Long Beach Port prioritizes dual transactions
In the midst of the greatest cargo boom in the Port's 109-year history, the Port of Long Beach is working with its marine terminal operators to strengthen the amount of "two-way" truck deliveries.
The four companies running six container terminals in the Port have committed themselves to increasing the number of truck movements during the same visit, combining an export container delivery with an import container pick-up appointment.
The Port and its container terminal operators work closely with truck drivers and customers to develop the appointment system and to increase the amount of such dual transactions aimed at balancing the flow of inbound and outbound cargo.
Both Long Beach terminal operators introduce system enhancements and enable trucking companies and drivers to drop off an empty freight container with the intention of ensuring that at least 50 percent of the Port's deliveries are dual transactions.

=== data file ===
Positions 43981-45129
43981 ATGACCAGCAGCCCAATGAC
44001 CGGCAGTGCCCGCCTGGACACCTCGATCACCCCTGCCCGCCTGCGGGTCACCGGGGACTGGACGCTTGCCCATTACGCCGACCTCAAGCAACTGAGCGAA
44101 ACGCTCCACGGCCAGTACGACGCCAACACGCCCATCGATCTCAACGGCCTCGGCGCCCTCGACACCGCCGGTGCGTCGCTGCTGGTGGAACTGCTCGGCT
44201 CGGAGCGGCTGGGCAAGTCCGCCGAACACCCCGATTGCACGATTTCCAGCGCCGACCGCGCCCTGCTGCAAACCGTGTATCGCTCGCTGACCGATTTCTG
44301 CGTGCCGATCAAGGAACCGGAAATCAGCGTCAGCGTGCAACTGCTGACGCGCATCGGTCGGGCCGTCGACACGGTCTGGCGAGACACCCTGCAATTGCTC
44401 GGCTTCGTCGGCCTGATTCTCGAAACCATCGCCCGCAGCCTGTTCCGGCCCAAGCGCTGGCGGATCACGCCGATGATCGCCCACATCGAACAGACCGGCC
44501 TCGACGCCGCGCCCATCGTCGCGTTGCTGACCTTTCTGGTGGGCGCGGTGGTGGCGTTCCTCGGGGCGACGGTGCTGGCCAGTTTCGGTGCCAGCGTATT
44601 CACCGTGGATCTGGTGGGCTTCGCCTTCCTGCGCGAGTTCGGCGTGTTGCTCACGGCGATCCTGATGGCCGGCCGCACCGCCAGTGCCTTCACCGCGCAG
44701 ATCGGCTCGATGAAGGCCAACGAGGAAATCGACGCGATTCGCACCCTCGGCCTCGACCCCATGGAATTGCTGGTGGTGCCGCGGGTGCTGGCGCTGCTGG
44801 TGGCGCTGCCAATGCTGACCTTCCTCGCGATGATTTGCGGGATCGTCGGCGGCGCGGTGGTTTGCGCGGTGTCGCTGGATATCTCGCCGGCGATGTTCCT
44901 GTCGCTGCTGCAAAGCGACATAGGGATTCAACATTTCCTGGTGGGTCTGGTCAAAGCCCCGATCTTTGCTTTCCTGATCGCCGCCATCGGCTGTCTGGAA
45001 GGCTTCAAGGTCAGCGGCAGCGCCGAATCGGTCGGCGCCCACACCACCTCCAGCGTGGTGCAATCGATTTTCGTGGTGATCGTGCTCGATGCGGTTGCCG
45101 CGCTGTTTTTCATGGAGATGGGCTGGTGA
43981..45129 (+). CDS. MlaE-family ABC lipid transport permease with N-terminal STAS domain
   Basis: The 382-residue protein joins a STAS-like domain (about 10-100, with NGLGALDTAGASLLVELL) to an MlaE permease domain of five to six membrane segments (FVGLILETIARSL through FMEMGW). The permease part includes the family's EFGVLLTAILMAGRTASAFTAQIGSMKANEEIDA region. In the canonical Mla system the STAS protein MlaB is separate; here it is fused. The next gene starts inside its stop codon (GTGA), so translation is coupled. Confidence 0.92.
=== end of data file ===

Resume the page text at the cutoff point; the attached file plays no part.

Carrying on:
Long Beach marine terminal operators have also made great strides in completing dual transactions, with more than 70 percent already being achieved by some terminals. Increasing the proportion of dual trips will increase drivers' opportunities and make the entire supply chain more effective.
This change by marine terminal operators puts the Port of Long Beach ahead of other gateways and Long considered it a necessary step to achieve operational efficiencies.
The Port of Long Beach, a gateway to trans-Pacific trade and a pioneer in the movement of goods and environmental stewardship, is one of the world's premier seaports. The Port manages $170 billion in trade annually with 175 shipping lines linking Long Beach to 217 seaports, providing more than 575,000 Southern California jobs.
Maritime Business World